1. Can I commend the artiicle “Boys, boats, beers and bulldust” by Graham Ring printed oin Online Oinion on 21 August?

    At the June 21 “national emergency� press conference, the Prime Minister reached new heights of hyperbole as he attempted to arrest his plummeting popularity with a barbecue stopper.

    He was variously “sickened�, “horrified� and “unhappy� at the findings of the Little Children are Sacred report, and the inadequate response of the Northern Territory government. But his “resolve was firm�.
    The PM was imbued with pre-election purposefulness as he stressed the crucial importance of the intervention. After sitting on his hands for 12 years, watching the circumstances in many remote Indigenous communities continue to deteriorate, he had finally decided on decisive, unilateral action.

    But now we have a Brough backdown which casts doubt on the whole enchilada.

    The Minister has announced the watering down of his booze ban, which was intended to further restrict the carriage and consumption of alcohol in Indigenous communities. What matter of state, you may wonder, was of such significance that it required the minister to modify restrictions previously deemed integral to improving the lives of black Australians?

    Well, what’s at stake is the fundamental right of whitefellas on fishing trips to be able to sip on a coldie while they battle the barra under an unforgiving tropical sun.

  2. if parliament is breaking a law in taking over aboriginal land, they’ll just change the law. they are the supreme authority here, don’t you agree? with the acquiescence of the gg, of course. since parliament also selects the gg, the acquiescence is pretty secure.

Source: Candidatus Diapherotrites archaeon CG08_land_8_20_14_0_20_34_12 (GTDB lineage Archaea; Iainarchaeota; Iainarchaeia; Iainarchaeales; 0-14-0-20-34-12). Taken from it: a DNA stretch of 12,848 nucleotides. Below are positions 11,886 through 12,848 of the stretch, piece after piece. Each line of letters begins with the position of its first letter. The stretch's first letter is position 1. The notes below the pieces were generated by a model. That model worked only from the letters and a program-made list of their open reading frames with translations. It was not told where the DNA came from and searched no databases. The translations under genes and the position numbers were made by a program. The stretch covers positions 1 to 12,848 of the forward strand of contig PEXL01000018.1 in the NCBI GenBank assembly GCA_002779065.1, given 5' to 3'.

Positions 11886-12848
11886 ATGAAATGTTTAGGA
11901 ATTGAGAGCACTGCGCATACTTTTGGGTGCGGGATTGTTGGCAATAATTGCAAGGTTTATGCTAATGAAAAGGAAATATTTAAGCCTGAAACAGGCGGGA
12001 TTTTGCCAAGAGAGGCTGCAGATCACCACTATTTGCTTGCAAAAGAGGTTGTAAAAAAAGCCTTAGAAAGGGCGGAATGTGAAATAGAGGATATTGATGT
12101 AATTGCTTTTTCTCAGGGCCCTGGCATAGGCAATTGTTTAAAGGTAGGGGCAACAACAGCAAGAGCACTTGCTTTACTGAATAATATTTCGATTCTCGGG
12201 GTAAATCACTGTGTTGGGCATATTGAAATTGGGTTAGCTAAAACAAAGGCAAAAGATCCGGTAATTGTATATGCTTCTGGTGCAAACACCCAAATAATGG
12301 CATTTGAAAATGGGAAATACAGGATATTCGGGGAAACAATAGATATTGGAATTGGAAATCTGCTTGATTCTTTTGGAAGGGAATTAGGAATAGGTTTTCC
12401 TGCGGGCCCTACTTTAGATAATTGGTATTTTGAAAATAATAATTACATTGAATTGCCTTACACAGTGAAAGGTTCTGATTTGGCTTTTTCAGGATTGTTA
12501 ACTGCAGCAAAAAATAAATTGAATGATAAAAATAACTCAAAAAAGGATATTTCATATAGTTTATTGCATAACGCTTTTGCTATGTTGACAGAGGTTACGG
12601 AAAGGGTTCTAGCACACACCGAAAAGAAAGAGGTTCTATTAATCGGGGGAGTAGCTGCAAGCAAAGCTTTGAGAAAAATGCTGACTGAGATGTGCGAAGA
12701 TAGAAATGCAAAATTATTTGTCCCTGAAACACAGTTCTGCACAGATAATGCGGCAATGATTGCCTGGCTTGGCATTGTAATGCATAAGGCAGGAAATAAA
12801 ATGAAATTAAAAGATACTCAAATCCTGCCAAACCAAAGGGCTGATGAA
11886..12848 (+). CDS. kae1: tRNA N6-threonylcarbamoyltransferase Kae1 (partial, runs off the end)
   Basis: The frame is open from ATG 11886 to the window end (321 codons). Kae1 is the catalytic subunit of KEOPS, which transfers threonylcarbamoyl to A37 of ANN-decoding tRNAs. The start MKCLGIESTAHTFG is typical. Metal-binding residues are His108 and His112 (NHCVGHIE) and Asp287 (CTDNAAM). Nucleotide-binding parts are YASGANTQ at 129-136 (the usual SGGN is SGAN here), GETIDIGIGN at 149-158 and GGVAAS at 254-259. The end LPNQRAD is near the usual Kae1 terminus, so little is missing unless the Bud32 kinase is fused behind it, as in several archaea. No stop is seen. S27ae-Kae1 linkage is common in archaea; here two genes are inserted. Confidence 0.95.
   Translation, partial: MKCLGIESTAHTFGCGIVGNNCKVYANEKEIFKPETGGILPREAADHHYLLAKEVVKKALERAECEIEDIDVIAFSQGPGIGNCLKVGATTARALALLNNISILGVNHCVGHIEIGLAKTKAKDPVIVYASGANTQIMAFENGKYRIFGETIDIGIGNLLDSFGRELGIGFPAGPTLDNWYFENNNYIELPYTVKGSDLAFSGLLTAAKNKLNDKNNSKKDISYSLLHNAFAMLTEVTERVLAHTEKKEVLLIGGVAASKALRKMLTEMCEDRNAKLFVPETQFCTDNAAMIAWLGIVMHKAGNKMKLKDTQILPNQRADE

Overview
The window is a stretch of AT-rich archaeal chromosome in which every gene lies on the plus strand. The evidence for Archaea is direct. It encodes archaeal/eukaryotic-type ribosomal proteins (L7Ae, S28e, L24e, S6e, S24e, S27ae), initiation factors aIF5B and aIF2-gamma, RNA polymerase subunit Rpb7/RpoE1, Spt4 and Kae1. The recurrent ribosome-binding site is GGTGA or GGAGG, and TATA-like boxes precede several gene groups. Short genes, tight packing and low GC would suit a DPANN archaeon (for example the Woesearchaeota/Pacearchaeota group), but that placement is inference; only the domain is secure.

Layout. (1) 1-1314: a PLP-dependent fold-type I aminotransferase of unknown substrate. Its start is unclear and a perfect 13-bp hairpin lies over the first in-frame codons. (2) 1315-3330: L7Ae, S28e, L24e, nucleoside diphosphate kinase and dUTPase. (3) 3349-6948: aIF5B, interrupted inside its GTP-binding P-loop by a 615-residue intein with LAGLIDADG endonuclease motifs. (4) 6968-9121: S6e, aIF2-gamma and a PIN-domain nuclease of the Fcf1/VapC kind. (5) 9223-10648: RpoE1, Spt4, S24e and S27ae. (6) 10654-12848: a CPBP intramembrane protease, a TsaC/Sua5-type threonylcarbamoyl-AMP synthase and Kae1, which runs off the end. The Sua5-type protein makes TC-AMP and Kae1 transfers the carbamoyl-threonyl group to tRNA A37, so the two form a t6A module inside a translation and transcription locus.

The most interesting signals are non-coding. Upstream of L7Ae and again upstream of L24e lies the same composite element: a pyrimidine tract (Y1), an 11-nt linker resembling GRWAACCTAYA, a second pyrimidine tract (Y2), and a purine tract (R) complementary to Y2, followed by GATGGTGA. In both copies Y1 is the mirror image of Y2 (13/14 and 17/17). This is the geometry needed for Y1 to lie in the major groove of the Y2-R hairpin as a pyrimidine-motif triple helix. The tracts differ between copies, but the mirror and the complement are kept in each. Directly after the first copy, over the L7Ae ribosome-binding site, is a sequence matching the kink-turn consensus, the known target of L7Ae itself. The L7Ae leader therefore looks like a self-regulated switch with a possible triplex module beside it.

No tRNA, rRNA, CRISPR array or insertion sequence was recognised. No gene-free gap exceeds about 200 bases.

so it doesn’t really matter, does it?

    life in this medieval oligarchy is quite pleasant for many. but it’s rafferty’s rules, make no mistake.

  3. John if you believe standard property right economics there are efficiency gains in turning common property into private property – at least for people living in a non-hunter-gatherer capitalist society.

    I think ingigenous Australians should be given private property rights to the land they live on and the right to trade it.

  4. hc,

    What do you imagine are the ‘efficiency gains’ will occur as a result of turning common property into private propery?

    World record high housing prices?

    A massively bloated sector based upon land speculation which produces no wealth whatsoever and which the rest of us are obliged to support through high mortgages and rent?

  5. Apologies.

    The first sentence in my previous post should have read:

    What do you imagine are the ‘efficiency gains’ which will occur as a result of turning common property into private propery?

  6. Well if people own land they have incentives to maintain and improve it. These incentives are reduced if the blands is owned ‘in common’ which really can mean no-one owns it.